Nagorno-Karabakh Conflict: Armenia and Azerbaijan Agree US-Brokered Ceasefire

Armenia and Azerbaijan have agreed to a new US-brokered ceasefire in the disputed territory of Nagorno-Karabakh.

The agreement was reached following intense negotiations, the US state department said, adding that the truce would come into force early on Monday.

Two ceasefires agreed earlier this month over the conflict were broken almost immediately.

Fighting erupted on 27 September around the mountainous enclave. The conflict has intensified again in recent days.

On Sunday, a joint statement released by the US, Armenian and Azerbaijani governments said the “humanitarian ceasefire” would begin at 08:00 local time (04:00 GMT) on Monday.

The announcement comes following discussions between US Deputy Secretary of State Stephen Biegun, Armenian Foreign Minister Zohrab Mnatsakanyan and his Azerbaijani counterpart Jeyhun Bayramov.

On Friday, both foreign ministers were in Washington for meetings with US Secretary of State Mike Pompeo.

US President Donald Trump tweeted on Sunday to congratulate those involved.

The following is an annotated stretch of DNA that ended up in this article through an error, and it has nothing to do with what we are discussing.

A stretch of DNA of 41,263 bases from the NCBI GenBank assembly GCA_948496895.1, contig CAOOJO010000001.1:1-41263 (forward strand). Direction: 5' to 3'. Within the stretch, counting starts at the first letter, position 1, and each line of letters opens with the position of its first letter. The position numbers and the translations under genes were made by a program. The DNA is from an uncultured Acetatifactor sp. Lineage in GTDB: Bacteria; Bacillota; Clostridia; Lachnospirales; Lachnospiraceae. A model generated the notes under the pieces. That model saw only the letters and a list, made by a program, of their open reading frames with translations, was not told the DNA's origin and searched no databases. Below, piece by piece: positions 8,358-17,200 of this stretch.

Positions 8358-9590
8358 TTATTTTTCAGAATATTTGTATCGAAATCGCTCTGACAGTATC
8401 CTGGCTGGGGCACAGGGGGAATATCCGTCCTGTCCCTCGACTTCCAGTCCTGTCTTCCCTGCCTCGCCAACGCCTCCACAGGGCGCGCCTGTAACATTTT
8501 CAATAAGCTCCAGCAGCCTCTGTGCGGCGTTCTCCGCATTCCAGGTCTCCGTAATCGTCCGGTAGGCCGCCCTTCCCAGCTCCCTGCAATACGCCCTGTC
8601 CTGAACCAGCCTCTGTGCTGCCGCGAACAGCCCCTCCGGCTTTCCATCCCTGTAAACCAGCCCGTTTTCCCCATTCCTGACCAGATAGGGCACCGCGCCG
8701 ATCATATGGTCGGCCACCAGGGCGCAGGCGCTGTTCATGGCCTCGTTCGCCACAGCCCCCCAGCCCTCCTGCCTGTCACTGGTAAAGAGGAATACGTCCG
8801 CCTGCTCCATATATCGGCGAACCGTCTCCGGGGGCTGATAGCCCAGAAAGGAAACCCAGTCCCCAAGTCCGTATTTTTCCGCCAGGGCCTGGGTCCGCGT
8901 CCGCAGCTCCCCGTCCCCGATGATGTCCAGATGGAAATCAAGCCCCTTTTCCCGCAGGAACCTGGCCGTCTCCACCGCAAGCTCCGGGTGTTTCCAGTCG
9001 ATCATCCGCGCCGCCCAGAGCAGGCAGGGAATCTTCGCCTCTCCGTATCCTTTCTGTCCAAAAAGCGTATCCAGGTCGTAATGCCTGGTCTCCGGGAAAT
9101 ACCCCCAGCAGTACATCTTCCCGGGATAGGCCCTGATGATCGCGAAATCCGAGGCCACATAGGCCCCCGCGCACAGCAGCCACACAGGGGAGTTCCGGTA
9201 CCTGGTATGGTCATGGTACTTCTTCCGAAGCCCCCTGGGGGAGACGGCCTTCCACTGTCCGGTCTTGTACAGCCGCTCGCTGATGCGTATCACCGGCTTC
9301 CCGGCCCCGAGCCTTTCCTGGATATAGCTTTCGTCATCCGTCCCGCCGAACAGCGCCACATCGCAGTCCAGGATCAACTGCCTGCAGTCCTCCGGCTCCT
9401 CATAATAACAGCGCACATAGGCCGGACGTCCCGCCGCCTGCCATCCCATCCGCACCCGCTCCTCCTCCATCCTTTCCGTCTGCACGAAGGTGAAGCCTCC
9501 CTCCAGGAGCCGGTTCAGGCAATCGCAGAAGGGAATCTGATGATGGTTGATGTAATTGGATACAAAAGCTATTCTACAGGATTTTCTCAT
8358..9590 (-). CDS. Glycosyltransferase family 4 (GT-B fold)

Mediators from the Organization for Security and Co-operation in Europe (OSCE) are also due to meet again on Thursday to discuss the conflict.

Two earlier ceasefires brokered by Russia have failed to hold. The president of Azerbaijan, Ilham Aliyev, has also warned Russia not to get involved militarily in the conflict.

Nagorno-Karabakh is recognised internationally as part of Azerbaijan but is under ethnic Armenian control.

Clashes that began in the region in September quickly escalated into a large-scale conflict, with the shelling of towns and cities and the alleged use of banned cluster munitions.

Several thousand people have died and shelling has killed civilians on both sides. Tens of thousands have fled their homes.

BBC News

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